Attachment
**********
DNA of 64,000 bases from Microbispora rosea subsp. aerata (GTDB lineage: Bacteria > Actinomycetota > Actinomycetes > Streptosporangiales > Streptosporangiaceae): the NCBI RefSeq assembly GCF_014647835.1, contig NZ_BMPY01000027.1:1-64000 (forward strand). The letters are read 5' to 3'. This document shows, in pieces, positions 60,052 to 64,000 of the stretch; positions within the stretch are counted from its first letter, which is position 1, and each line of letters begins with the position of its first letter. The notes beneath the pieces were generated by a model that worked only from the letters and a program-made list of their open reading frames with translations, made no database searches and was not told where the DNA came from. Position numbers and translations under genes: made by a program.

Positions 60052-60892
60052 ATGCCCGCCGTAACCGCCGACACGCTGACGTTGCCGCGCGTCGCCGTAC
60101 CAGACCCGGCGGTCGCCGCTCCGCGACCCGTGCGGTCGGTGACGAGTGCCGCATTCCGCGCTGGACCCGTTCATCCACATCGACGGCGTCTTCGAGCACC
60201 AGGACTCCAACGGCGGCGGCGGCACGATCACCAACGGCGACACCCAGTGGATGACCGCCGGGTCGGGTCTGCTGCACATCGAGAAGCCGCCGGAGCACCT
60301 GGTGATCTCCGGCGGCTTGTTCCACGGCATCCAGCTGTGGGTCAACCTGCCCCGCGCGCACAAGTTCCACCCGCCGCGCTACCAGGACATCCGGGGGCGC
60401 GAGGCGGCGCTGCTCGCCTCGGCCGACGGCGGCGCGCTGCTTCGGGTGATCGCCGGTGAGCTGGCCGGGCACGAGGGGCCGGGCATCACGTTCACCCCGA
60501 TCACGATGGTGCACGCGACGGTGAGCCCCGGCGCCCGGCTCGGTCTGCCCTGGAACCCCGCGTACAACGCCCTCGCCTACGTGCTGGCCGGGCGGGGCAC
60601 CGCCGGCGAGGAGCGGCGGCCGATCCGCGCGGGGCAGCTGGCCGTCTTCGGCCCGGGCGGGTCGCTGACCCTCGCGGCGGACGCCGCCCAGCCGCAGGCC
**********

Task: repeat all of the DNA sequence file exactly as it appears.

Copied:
DNA of 64,000 bases from Microbispora rosea subsp. aerata (GTDB lineage: Bacteria > Actinomycetota > Actinomycetes > Streptosporangiales > Streptosporangiaceae): the NCBI RefSeq assembly GCF_014647835.1, contig NZ_BMPY01000027.1:1-64000 (forward strand). The letters are read 5' to 3'. This document shows, in pieces, positions 60,052 to 64,000 of the stretch; positions within the stretch are counted from its first letter, which is position 1, and each line of letters begins with the position of its first letter. The notes beneath the pieces were generated by a model that worked only from the letters and a program-made list of their open reading frames with translations, made no database searches and was not told where the DNA came from. Position numbers and translations under genes: made by a program.

Positions 60052-60892
60052 ATGCCCGCCGTAACCGCCGACACGCTGACGTTGCCGCGCGTCGCCGTAC
60101 CAGACCCGGCGGTCGCCGCTCCGCGACCCGTGCGGTCGGTGACGAGTGCCGCATTCCGCGCTGGACCCGTTCATCCACATCGACGGCGTCTTCGAGCACC
60201 AGGACTCCAACGGCGGCGGCGGCACGATCACCAACGGCGACACCCAGTGGATGACCGCCGGGTCGGGTCTGCTGCACATCGAGAAGCCGCCGGAGCACCT
60301 GGTGATCTCCGGCGGCTTGTTCCACGGCATCCAGCTGTGGGTCAACCTGCCCCGCGCGCACAAGTTCCACCCGCCGCGCTACCAGGACATCCGGGGGCGC
60401 GAGGCGGCGCTGCTCGCCTCGGCCGACGGCGGCGCGCTGCTTCGGGTGATCGCCGGTGAGCTGGCCGGGCACGAGGGGCCGGGCATCACGTTCACCCCGA
60501 TCACGATGGTGCACGCGACGGTGAGCCCCGGCGCCCGGCTCGGTCTGCCCTGGAACCCCGCGTACAACGCCCTCGCCTACGTGCTGGCCGGGCGGGGCAC
60601 CGCCGGCGAGGAGCGGCGGCCGATCCGCGCGGGGCAGCTGGCCGTCTTCGGCCCGGGCGGGTCGCTGACCCTCGCGGCGGACGCCGCCCAGCCGCAGGCC